LONDON (Reuters) - Much remains unknown about what sparked Anders Behring Breivik’s killing spree in Norway on July 22, whether he acted alone or was part of a wider organization.
But one thing his writings make clear is his overall aim: to use mass murder to draw attention to his extremist agenda and redraw the boundaries of political debate.
In that, he was following a tried-and-true road already followed by many — including most spectacularly al Qaeda.
Just as Osama bin Laden hoped that grabbing global headlines with high body counts would wake disaffected Muslims to his rhetoric, Breivik seems to have hoped to draw attention to his 1,518-page manifesto in what he himself called a “marketing operation.”
“At the end of the day, we are all reading what he wrote and that was his aim,” said Richard English, a professor at the Center for the Study of Terrorism and Political Violence at St Andrews University in Scotland.
But as with Osama bin Laden, English said, there may be a drawback: “When people read it, they don’t really like what they see.”
While some of Breivik’s ideas and concerns over what he saw as the “Islamification of Europe” might have some resonance with those on the continent’s extreme right, others — not to mention his methods — would alienate even many radicals.
The ideas in the manifesto, posted on the Internet a few hours before Breivik launched the attacks that killed 76 people, include the deportation of Muslims from Europe, plans for a Russian-backed coup in Norway, anti-Islam alliances with Hindu and Buddhist nationalists and investment suggestions for what he believed was a coming period of European crisis.
“I ask only one favor of you: I ask that you distribute this book to everyone you know,” he wrote in the opening pages. “Because within these... books lies the tools required to win the ongoing Western European cultural war.”
Several of the most recent Islamist attackers in Europe and the United States were, like Breivik, apparently lone operators radicalized and schooled in militant skills online, who hoped their actions would win them acclaim and inspire others.
U.S. army major Nidal Malik Hasan, the psychiatrist who killed 13 and wounded 29 in a 2009 shooting at Texas army base Fort Hood, for example, is believed to have been influenced by Al Qaeda-linked sites and online preachers without ever meeting them.
Breivik himself looks to have had at least some grudging respect for al Qaeda.
“Al Qaeda’s relatively unknown but most important achievement is the fact that they have made moderate Islamist organisations more approachable by expanded (sic) the radical political axis,” he wrote.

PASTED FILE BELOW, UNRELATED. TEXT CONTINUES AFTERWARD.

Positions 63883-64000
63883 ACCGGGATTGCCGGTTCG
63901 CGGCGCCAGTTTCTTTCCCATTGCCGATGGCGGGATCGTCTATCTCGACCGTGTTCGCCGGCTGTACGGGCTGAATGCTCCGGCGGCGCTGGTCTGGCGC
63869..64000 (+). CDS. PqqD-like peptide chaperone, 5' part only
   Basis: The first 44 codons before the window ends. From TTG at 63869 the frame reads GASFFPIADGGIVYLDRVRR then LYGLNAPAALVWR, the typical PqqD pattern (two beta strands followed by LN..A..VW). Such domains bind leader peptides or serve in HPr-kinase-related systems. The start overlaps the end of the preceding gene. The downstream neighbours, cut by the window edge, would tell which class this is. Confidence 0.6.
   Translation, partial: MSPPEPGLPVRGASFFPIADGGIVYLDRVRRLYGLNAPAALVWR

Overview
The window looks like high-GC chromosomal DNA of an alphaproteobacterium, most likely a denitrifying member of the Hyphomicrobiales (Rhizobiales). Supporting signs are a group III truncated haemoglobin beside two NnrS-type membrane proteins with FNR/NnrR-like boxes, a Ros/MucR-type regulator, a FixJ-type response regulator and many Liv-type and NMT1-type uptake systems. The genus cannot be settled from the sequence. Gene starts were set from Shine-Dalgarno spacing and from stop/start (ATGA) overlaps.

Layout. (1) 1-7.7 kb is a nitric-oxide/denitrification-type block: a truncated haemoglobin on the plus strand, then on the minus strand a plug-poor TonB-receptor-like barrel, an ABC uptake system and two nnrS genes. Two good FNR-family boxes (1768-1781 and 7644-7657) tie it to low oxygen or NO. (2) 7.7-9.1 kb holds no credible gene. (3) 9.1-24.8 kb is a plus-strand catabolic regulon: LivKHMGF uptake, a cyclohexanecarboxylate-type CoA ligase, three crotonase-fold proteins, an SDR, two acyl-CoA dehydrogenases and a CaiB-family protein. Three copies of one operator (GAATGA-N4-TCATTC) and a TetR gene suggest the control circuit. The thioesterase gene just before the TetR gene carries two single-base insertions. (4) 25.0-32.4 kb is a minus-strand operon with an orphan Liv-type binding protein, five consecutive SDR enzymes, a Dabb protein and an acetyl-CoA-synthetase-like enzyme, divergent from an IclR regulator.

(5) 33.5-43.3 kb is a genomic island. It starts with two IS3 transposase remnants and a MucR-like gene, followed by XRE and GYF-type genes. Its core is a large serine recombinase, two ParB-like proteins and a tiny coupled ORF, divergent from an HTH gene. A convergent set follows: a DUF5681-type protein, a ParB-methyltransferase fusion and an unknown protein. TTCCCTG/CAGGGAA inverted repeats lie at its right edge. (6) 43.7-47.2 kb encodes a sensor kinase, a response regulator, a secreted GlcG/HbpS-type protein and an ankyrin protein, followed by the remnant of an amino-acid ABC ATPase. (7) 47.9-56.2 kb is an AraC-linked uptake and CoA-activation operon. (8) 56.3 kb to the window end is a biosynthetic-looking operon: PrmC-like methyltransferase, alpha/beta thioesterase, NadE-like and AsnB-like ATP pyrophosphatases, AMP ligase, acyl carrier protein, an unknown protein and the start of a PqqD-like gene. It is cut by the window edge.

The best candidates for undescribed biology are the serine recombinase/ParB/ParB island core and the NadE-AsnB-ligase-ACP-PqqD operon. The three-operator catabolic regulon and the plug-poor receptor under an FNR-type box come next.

“This legitimized several Islamist groups and therefore changed the very definition of ‘extreme Islam’.”
James Brandon, director of research and indications for British think-tank the Quillam Foundation, said after a decade of focus on Al Qaeda, Breivik was bound to have been influenced by the group.
“If you look at his writings, he was in some ways admiring of Al Qaeda — and particularly of what he saw as their strong values, their sense of self-belief and the dramatic effect they had,” Brandon said.
Security experts say he may have borrowed practical tactics too: the use of near-simultaneous attacks to overwhelm the authorities, the highly effective use of car bombs and automatic weapons and the video and online claims of responsibility.
Al Qaeda too in part evolved from violent predecessors. Right-wing extremists of the 1990s and pamphleteers and radicals of the early 20th century often released written material in the aftermath of a violent act, hoping to win over converts to whatever their cause.
“Al Qaeda themselves learned from many different actors including Irish, European and other terrorists,” said Sara Silvestri, an expert in radicalization and extremism at London’s City University.
“It’s about grabbing media attention and the violence is just a tool.”
But what has expanded the reach of such activities and been effectively exploited by al Qaeda and its followers since September 11 is the Internet, which allows anyone to learn tactics, share views and feel a common purpose with others while sitting alone at a computer.
“Because the Internet is so all pervasive, it is possible for people to feel part of a community with an agenda without necessarily interfacing directly with them,” she said.
But seeking attention through violence can also prove a flawed tactic, experts say, pointing to examples such as Timothy McVeigh, who was widely seen as having tarnished his own cause of fomenting a revolution against the American government when he bombed a federal building in Oklahoma City in 1995, killing 168 people.
While Breivik’s manifesto might be passed around the radical fringes in the same way that some right-wingers still read Adolf Hitler’s “Mein Kampf,” his violence will inevitably alarm many who might otherwise have found his views appealing.
Already his actions appear to have united much of Norwegian society around the very values he vowed to defeat.
“Often when these people come to trial, they expect that they will be able to make their case,” said Quillam’s Brandon. “But they end up looking rather pathetic.”
Additional reporting by Michael Holden in London and Sara Webb in Amsterdam, Editing by Simon Robinson and Sonya Hepinstall